SARA SHERR REPORTS: With just four days left to go, the Avenue of the Arts Tower Records isn’t even a shell of its former self. It’s the Pennsauken Mart.
The second floor is no more. It once housed DVDs, Jazz, Vocals, New Age, Folk, Blues, Comedy and Kids. What little of it is left is now on the first floor. Before this everything-must-go transformation, the Jazz guy and the Goth kid from the DVD department were working side by side, a sitcom waiting to happen. The Classical department consists of one bin in the front of the store, much to the dismay of our loyal classical customers, who have few brick and mortar alternatives.
Our mighty R&B section, the first to go, is now an afterthought in a bin next to Latin CDs and DVDs. R&B fans still approach the section thinking, “No comprende, it’s a riddle.” All that’s left in the rap section are unknown West Coast gangsta CDs for a dollar. Celly Cell, anyone? Keak Da Sneak? How about Chuck Nutt for grandma? The idea is to slowly move the product to the front of the store. But for now, shoppers jostle one another for Operatica and George Strait Christmas CDs and straight-to-DVD titles.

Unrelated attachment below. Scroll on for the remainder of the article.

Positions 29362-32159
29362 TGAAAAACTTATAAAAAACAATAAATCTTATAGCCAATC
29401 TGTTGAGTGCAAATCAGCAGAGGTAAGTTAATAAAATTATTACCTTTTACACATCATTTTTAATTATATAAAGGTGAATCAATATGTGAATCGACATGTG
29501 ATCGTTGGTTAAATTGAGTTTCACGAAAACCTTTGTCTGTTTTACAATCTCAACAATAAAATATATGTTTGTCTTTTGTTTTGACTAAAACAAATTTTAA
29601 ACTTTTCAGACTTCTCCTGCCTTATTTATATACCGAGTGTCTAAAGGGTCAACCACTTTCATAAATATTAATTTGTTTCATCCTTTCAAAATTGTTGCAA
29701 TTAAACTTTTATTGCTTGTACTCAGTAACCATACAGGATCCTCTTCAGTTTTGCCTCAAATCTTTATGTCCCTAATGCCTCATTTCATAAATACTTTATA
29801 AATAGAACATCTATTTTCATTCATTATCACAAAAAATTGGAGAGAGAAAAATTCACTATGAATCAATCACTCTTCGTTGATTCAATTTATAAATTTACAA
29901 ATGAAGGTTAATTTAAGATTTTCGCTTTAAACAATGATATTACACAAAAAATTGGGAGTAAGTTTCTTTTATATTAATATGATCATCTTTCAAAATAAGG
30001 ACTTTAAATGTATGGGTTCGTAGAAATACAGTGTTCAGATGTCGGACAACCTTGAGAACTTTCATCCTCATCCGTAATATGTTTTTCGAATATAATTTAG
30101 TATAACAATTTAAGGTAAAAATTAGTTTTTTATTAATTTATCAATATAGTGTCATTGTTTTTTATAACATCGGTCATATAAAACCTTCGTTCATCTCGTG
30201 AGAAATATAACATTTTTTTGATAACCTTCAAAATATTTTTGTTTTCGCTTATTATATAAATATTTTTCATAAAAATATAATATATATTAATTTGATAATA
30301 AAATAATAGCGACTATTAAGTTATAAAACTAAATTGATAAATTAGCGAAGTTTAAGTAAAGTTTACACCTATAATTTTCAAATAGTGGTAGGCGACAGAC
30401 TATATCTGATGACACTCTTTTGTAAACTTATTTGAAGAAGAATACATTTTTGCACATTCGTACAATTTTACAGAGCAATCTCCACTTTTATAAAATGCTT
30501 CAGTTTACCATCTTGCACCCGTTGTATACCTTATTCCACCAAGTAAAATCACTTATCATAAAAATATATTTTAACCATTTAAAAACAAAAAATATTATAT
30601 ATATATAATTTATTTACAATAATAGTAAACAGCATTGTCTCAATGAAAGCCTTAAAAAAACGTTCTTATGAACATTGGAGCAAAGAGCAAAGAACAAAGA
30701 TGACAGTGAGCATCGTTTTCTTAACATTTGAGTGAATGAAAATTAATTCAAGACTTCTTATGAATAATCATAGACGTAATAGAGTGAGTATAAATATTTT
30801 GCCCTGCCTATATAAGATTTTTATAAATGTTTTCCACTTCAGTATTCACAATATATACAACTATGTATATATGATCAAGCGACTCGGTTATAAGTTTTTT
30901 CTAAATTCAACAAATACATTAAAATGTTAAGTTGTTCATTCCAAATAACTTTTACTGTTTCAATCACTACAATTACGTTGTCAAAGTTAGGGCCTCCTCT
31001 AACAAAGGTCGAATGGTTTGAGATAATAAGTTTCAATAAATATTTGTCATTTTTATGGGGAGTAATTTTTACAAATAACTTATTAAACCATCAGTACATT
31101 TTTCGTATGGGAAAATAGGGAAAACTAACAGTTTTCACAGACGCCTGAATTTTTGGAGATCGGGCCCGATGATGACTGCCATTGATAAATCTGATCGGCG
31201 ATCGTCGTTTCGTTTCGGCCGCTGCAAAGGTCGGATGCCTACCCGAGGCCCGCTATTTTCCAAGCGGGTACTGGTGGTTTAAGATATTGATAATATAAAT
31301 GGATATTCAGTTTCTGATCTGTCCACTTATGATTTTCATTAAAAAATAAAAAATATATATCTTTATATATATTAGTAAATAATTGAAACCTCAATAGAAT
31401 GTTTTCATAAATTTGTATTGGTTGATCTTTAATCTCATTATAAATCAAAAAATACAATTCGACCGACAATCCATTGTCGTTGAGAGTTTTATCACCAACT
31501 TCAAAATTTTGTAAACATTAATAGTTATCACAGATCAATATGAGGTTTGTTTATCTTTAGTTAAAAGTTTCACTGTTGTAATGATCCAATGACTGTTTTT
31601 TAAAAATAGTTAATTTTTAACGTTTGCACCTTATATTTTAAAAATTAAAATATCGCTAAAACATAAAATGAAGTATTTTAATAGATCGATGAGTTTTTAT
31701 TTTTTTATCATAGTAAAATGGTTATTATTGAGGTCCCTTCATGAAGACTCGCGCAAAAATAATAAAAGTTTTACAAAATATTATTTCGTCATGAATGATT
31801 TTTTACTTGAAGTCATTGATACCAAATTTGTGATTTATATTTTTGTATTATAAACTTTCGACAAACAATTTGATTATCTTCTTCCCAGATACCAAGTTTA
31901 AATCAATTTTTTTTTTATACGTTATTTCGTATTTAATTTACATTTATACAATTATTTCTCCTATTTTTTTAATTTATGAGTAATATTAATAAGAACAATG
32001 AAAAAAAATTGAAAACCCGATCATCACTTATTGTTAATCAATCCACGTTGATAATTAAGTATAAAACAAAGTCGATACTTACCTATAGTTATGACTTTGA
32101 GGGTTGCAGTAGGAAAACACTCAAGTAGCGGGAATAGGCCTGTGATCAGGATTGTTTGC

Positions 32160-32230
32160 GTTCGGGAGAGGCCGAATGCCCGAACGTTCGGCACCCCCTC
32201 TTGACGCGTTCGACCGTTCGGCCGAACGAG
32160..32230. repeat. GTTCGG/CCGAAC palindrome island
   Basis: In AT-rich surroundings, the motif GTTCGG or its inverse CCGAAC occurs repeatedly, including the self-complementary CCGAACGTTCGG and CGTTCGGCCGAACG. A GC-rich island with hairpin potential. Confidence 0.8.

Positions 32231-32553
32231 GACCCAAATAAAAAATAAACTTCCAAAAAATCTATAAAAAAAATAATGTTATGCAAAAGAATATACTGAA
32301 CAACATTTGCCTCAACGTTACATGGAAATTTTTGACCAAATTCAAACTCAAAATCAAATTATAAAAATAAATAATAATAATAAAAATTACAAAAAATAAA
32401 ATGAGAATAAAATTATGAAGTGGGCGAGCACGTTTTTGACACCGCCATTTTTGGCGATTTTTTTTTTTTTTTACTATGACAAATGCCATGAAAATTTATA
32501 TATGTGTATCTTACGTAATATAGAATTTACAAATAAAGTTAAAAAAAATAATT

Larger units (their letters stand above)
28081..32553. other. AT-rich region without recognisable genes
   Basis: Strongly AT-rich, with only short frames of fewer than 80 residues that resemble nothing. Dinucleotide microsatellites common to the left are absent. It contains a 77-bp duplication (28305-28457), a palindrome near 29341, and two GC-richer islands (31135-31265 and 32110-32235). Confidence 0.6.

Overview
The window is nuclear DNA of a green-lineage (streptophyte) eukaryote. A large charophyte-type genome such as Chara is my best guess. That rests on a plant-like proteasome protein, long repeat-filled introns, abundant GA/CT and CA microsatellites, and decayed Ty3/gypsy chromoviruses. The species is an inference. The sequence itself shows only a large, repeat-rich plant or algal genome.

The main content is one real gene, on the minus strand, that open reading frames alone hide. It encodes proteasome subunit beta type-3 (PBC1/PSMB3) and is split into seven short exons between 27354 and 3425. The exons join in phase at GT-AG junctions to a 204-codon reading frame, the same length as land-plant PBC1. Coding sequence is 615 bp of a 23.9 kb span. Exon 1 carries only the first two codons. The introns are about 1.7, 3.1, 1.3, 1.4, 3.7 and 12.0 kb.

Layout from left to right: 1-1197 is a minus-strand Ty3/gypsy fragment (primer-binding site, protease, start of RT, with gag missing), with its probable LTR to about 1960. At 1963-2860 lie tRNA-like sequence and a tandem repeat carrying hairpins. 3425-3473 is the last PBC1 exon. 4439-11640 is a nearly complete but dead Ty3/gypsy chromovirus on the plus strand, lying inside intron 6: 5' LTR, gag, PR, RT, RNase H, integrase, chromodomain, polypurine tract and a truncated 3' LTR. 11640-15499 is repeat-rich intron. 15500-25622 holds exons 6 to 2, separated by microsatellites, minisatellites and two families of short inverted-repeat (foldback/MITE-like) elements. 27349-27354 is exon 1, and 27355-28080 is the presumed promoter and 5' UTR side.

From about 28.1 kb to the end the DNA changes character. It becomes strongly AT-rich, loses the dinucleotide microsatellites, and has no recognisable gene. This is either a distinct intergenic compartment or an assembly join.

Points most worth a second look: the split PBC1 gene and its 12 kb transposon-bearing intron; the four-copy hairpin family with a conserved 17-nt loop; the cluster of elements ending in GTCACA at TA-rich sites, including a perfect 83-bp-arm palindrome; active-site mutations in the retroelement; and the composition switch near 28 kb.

Since it’s Christmas, there are always those customers who never set foot in a record store until family members send them in with incomprehensible lists. Not only do they have no idea what their children/grandchildren/nieces/nephews want, they’re shocked that we’re going out of business. It used to be my job to explain their children’s musical tastes, now I’m just Dr. No — as in, “Do you have this?” “No.” One woman came in over the weekend, and I felt sorry for her. She asked, oh so sweetly, “Do you have any nice music?” And I said, “No, I’m sorry, we’ll never have nice music again.”